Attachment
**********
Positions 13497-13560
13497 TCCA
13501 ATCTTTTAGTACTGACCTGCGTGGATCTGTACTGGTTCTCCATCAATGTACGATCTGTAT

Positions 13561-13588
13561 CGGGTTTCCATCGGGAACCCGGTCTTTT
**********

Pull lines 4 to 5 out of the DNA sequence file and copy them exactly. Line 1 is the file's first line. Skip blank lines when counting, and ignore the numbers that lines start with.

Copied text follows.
Positions 13561-13588
13561 CGGGTTTCCATCGGGAACCCGGTCTTTT